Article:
It’s the time of year when magazine editors can’t resist the urge to fill their glossy wares full of ‘thing of the year’ articles, the print equivalent of the mid-season “clip show” that has plagued many a TV series. Well, if it’s good enough for them it’s good enough for me so here’s my rather unstructured and unscientific take on Business Intelligence and Data Warehousing in the year that was – 2010…
To start, I’ve taken a series of snapshots from the excellent Google Trends showing global search volumes for each of the Big Four offerings to measure the level of interest. It’s reasonably clear to see from the graph below that interest in OBIEE shows a small but steady growth whilst Reporting Services shows a marked decline and the other two offerings remains roughly static (maybe a small decline?), this surprised me given that with the release of 2008 R2 I think that Reporting Services is really getting to the point where it offers a legitimate choice in the BI marketplace. Perhaps the issue that Microsoft have fragmented their BI offering to include a mixture of terms with Excel, PowerPivot, SharePoint, Analysis Services and Reporting Services all making up the BI stack and nobody really knows what to call it?
|Cognos||OBIEE||Business Objects||Reporting Services|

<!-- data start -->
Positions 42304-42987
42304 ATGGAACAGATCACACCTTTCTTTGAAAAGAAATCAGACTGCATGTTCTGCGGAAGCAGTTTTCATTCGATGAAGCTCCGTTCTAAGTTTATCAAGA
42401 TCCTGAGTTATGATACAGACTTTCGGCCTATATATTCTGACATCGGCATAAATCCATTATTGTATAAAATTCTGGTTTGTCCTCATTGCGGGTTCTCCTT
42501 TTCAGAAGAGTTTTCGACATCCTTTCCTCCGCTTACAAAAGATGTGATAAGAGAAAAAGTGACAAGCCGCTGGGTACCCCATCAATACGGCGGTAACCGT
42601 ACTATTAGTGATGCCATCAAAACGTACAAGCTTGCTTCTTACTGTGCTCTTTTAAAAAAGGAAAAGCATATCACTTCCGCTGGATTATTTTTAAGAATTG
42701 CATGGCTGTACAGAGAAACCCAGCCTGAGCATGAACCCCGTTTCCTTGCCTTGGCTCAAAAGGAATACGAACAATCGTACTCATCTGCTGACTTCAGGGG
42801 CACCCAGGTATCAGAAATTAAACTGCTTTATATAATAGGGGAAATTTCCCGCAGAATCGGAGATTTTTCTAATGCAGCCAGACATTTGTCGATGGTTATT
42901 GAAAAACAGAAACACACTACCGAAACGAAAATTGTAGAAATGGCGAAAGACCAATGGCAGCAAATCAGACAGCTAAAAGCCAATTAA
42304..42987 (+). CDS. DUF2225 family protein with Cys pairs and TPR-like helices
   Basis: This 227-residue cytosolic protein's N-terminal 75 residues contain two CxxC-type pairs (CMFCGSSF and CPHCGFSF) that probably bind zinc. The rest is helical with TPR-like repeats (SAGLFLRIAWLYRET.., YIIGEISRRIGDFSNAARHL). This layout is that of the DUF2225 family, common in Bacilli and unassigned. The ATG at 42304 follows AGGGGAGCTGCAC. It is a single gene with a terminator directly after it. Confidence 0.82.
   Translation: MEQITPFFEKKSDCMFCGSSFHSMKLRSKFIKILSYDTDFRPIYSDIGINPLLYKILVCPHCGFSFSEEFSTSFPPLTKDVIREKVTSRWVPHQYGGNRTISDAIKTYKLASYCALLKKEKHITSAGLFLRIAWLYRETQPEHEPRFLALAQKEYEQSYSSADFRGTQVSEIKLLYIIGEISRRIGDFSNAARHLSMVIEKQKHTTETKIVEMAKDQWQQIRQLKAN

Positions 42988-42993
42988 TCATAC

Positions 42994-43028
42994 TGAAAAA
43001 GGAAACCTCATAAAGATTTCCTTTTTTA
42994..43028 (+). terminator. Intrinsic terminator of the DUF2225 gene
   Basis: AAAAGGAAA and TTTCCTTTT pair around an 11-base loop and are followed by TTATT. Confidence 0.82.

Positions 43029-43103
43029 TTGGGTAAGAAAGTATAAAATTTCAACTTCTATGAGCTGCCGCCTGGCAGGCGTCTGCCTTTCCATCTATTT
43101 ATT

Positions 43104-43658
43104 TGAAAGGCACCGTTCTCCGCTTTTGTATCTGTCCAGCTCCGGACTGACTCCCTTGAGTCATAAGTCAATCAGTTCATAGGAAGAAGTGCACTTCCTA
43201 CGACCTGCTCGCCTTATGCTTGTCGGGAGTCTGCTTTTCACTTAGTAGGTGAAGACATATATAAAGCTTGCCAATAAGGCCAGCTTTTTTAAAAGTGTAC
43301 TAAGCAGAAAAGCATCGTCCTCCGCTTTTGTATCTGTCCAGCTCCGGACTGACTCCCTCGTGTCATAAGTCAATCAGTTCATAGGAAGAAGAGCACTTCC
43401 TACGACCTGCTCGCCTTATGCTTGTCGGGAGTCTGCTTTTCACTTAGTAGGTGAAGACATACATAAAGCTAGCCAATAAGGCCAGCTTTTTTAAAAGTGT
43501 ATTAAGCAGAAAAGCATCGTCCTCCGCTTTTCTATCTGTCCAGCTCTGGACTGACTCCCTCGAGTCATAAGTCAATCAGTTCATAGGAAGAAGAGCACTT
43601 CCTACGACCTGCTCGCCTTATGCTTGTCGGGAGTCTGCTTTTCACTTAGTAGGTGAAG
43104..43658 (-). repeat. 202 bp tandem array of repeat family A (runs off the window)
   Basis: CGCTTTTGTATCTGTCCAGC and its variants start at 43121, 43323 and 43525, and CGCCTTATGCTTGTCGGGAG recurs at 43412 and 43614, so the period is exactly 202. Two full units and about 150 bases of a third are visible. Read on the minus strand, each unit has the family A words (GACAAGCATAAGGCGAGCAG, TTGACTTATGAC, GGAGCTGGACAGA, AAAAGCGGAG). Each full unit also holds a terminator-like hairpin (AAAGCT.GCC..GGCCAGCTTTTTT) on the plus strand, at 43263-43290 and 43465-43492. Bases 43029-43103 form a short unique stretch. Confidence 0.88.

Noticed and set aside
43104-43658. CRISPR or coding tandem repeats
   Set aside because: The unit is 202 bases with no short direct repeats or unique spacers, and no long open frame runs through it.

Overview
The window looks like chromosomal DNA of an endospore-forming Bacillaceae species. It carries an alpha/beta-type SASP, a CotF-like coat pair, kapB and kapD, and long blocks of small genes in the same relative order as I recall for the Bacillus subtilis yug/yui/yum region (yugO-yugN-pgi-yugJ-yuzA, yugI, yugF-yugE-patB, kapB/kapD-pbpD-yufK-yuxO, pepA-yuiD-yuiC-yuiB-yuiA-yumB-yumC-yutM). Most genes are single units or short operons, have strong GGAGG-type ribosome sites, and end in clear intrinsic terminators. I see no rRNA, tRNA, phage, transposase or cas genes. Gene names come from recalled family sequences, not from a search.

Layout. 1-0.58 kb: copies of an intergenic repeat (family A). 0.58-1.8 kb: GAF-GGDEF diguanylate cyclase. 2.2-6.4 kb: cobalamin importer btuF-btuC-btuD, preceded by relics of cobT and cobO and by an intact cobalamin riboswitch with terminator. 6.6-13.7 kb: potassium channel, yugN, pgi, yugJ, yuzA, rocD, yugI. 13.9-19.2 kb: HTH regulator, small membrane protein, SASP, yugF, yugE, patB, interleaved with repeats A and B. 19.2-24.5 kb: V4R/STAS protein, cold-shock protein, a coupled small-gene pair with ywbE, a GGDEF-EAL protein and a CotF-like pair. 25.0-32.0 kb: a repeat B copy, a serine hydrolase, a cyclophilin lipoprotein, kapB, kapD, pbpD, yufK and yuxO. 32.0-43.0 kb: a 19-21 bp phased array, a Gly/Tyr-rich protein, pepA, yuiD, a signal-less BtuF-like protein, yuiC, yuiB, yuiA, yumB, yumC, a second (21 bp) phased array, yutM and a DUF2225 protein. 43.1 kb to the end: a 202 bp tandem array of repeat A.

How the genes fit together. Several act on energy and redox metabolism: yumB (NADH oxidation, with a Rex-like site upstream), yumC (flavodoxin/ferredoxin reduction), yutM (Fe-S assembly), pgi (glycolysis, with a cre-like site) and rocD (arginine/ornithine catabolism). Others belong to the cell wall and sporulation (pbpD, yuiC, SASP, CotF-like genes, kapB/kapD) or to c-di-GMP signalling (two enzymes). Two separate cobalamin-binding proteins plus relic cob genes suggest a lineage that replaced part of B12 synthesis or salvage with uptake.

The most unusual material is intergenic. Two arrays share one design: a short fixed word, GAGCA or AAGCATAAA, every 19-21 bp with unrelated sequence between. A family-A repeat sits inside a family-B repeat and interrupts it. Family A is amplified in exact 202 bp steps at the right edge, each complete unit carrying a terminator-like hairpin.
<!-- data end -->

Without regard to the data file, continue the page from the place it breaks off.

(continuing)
This year has also brought an increased emphasis on Mobile BI with the iPad and iPhone fast becoming common executive playthings, Business Objects making it’s Explorer and Xcelsius products available on Android in addition to the iPhone (Explorer only). MicroStrategy took the mobile emphasis a step further (perhaps to help stick their head above the crowd) by announcing a strong focus on the mobile BI market and offering a free 25-seat licence for their Mobile Suite. Despite a strong focus on marketing Mobile BI I’m still not convinced that any of the vendors have really hit the nail on the head with their solutions in that whilst many offer pretty visualisations and slick interfaces most seem to lack the kind of simplicity that helps to present information quickly and succinctly, even the frankly beautiful independent product RoamBI just feels a little overdone when it comes to actually using it.